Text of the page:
Want to see Bruce Springsteen in concert for $5? The other side of the “dynamic pricing” model

Here’s a story that is not getting enough attention.

Ticketmaster has been getting a lot of heat for its “dynamic pricing” when it comes to concert tickets. Basically, the price of a ticket floats based on demand, just like hotel rooms, airline tickets or Uber rides. The higher the demand for a precious perishable commodity like a concert ticket, the higher the price. That’s why we’ve heard all those horror stories about nosebleed seats going for thousands of dollars when a big tour first goes on sale. Ticketmaster is employing the same tactic as secondary sellers, only in Ticketmaster’s case, the extra profit per ticket goes to the act instead of the secondary seller.

Reports on dynamic pricing overlook what happens when demand for a show craters. What goes up with demand will go down when there are no buyers.

Bruce Springsteen is set to play at the BOK Center in Tulsa, Oklahoma, on February 23, 2023. You can still get a decent seat for $59 through Ticketmaster (the face value) but if you go to the secondary market and browse StubHub, you’ll find tickets as low as US$13.

Another site, Box Office Ticket Sales, has an even better deal. They’ll get a Springsteen fan into the building for US$9.

But wait! There’s more!

If you check out Seat Geek, you can get a ticket to see Springsteen in Tulsa for US$5. Yeah, it’s a seat behind the stage, but still: Bruce Springsteen, live for FIVE DOLLARS.

This has to be happening more than we’re told. But you can see why artists, managers, and promoters don’t want us to hear about these situations. No one wants it to be known that a show (or a whole tour) is stiffing.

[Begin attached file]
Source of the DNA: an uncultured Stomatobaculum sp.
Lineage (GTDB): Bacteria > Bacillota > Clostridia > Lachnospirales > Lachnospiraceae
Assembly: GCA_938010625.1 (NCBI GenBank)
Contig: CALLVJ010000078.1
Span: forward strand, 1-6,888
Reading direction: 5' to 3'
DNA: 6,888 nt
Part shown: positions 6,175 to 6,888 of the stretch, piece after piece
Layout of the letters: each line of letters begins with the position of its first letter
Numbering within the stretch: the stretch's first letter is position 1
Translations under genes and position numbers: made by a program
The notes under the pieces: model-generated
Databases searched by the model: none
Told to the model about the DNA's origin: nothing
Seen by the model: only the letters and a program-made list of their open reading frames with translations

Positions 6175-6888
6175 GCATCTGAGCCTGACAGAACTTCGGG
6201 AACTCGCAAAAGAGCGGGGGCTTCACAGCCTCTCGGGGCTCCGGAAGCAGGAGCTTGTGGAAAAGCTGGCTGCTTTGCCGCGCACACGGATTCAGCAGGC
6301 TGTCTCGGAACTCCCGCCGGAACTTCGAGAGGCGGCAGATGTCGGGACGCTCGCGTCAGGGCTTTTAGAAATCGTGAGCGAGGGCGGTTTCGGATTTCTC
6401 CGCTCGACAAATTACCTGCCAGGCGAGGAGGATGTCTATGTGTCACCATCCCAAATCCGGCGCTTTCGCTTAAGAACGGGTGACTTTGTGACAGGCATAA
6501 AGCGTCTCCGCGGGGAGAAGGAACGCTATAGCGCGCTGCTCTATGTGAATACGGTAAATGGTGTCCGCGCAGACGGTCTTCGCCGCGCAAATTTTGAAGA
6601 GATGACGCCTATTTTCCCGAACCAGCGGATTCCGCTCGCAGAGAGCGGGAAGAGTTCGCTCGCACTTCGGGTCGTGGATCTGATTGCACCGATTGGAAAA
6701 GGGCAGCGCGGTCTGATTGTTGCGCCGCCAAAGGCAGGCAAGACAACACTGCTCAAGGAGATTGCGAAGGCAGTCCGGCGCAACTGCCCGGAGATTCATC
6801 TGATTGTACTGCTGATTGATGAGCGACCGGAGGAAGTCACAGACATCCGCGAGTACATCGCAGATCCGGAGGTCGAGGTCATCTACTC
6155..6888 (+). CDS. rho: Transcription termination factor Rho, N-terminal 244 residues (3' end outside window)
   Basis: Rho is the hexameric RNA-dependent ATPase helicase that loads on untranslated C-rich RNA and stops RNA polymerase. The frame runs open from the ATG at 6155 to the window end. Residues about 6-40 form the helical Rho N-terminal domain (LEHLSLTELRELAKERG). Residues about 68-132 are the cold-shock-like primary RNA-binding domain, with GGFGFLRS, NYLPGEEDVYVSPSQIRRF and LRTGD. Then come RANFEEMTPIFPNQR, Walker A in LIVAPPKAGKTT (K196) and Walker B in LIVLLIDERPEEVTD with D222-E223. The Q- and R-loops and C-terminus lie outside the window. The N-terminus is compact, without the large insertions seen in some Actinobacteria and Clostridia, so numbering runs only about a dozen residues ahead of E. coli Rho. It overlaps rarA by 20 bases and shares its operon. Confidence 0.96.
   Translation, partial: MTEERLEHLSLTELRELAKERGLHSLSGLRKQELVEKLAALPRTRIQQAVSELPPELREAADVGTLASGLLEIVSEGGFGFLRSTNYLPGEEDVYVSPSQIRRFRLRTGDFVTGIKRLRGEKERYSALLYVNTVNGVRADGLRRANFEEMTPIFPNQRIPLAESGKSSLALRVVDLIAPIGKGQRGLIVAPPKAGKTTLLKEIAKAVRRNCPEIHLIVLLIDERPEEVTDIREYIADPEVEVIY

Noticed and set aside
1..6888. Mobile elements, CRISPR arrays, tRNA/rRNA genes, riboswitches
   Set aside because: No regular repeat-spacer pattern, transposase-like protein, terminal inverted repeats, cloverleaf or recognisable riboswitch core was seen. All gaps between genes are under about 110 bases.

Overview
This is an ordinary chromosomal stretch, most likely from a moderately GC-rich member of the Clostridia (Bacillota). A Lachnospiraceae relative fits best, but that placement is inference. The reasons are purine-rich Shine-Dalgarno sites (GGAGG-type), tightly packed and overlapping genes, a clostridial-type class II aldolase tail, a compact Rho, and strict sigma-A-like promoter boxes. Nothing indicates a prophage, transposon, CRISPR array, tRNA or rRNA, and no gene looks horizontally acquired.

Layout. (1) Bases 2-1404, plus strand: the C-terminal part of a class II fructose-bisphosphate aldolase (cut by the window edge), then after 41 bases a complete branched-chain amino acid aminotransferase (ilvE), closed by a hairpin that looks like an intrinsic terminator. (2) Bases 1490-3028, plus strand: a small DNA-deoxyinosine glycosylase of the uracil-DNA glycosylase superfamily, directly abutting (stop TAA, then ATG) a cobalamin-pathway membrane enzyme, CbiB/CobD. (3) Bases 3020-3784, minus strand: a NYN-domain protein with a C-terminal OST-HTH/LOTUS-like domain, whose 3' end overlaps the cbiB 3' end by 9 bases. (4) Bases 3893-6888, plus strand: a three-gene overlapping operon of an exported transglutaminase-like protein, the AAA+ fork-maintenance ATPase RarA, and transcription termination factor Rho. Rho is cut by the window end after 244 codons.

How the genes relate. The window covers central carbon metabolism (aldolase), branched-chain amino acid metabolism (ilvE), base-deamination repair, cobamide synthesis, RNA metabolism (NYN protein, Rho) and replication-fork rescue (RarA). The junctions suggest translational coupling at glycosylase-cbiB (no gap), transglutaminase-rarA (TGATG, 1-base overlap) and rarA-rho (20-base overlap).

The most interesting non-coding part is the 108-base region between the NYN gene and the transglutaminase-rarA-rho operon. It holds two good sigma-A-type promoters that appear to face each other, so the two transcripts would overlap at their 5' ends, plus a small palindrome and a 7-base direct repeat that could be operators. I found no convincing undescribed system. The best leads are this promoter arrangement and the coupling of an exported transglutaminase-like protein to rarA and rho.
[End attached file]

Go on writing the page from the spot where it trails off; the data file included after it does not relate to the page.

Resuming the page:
(More here.)

Alan Cross

is an internationally known broadcaster, interviewer, writer, consultant, blogger and speaker. In his 40+ years in the music business, Alan has interviewed the biggest names in rock, from David Bowie and U2 to Pearl Jam and the Foo Fighters. He’s also known as a musicologist and documentarian through programs like The Ongoing History of New Music.

One thought on “Want to see Bruce Springsteen in concert for $5? The other side of the “dynamic pricing” model

  • December 29, 2022 at 2:57 pm
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    A bit odd that all of the $59 tickets are resale no? I don’t think this tells a story about dynamic pricing at all. If you look at what is still on sale, all the tickets are higher. It could be that there is limited demand for show in Tulsa. If you look at the show immediately before in Austin, you’ll see a minimum price of $290 going all the way up to $1,120.

    I think if you really want to report on this story, you should act like a regular concert goer and purchase tickets to shows for 2023. You’ll get a much better perspective on dynamic pricing this way.

    Reply

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